By Gilda P. Balan, Correspondent
SAN FRANCISCO – A recent syndicated story from ABC News Internet Ventures entitled ‘Anti-Asian racism still haunts San Francisco community’ relates the story of the Jeung family.
Back in the late 1800s, the Jeungs were forced out of their Monterey, California home.
According to Stop AAPI Hate group co-founder Russel Jeung, “When the townspeople wanted the Chinese out, the landlord evicted them. When the Chinese wouldn’t leave, a fire burned down the entire village.”
He told ABC News that his great grandparents “saw their entire life’s work burned down.”
His forefathers eventually made their way to San Francisco’s Chinatown, considered as one of the biggest Chinese community in the world. Only the Chinatown in Binondo, in the Philippines’ capital city of Manila is older and bigger.
Jeung said their great grandparents’ new home was the “only place of safety against that racism” more than a century ago.
And so it was for many decades. San Francisco’s Chinatown soon became a thriving community as it was a peaceful place where not only Chinese or Chinese-Americans found sanctuary. Other Asians and Asian Americans, Filipinos and FilAms included, would live and work there without fear of being harassed for their being “different.”
The COVID-19 pandemic changed all that. The historic Chinatown became the center of anti-Asian racism.
Officials of the great Northern California city received 60 reports of hate crimes against AAPI (Asian American and Pacific Islanders, which includes FilAms) people in 2021. This was more than a 500 percent increase compared to the nine incidents reported the year before.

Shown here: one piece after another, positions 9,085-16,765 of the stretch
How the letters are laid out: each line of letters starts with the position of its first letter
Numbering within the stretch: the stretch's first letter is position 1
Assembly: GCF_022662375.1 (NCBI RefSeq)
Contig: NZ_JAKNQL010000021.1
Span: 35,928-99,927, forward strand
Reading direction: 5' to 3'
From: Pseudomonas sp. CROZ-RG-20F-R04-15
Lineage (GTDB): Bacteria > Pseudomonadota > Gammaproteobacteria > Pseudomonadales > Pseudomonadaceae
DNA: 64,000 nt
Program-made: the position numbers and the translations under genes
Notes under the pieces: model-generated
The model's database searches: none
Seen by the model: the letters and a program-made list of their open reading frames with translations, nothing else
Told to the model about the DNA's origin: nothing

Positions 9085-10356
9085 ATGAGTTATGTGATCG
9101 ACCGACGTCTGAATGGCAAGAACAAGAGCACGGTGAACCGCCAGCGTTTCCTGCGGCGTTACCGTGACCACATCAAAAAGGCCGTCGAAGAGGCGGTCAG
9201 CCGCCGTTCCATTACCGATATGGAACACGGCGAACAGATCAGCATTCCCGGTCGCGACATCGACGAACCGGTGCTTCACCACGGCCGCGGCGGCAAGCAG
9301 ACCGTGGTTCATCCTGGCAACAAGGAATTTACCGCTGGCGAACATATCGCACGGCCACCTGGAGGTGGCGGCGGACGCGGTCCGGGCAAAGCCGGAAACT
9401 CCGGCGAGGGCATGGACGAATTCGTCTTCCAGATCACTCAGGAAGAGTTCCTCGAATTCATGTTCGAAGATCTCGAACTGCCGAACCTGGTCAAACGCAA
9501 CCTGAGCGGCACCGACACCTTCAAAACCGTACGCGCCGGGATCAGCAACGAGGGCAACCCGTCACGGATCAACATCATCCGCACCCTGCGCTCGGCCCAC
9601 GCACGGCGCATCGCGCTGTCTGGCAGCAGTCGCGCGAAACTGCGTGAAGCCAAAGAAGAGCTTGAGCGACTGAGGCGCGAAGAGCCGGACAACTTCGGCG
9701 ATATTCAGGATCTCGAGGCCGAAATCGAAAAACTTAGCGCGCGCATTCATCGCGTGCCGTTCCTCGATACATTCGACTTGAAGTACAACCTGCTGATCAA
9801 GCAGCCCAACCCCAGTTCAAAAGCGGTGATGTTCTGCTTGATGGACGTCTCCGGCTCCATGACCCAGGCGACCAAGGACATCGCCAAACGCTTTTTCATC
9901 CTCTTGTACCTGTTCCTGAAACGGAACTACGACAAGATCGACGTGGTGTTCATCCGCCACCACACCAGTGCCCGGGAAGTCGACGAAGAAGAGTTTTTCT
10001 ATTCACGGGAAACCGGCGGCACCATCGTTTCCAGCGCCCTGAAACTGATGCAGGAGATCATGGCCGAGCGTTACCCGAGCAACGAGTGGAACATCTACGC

Jeung’s group recorded some 11,500 hate incidents against the AAPI community nationwide between March 2020 and end-March 2022.
ABC News reported that the figure was much higher than the number of reported hate crimes during the same two-year period. Worse, advocates say that the actual figure could be substantially higher due to unreported cases.
Elderly Asian Americans especially are known to keep lesser incidents to themselves, sometimes due to the language barrier. When the hate crimes are in the form of spoken words and not physical violence, they are likely to let such incidents pass.
Whatever the numbers, the hate crimes against Asian Americans continue. While reports indicate that the numbers have dropped nationwide, “the trauma and reality of this hate remains,” said the report.
At least California has taken numerous steps to prevent more cases of Asian hate, befitting the state’s status as home to the largest numbers of immigrants and citizens of Asian descent.
Still, a single hate crime against any Asian or Asian American can be considered as one case too many.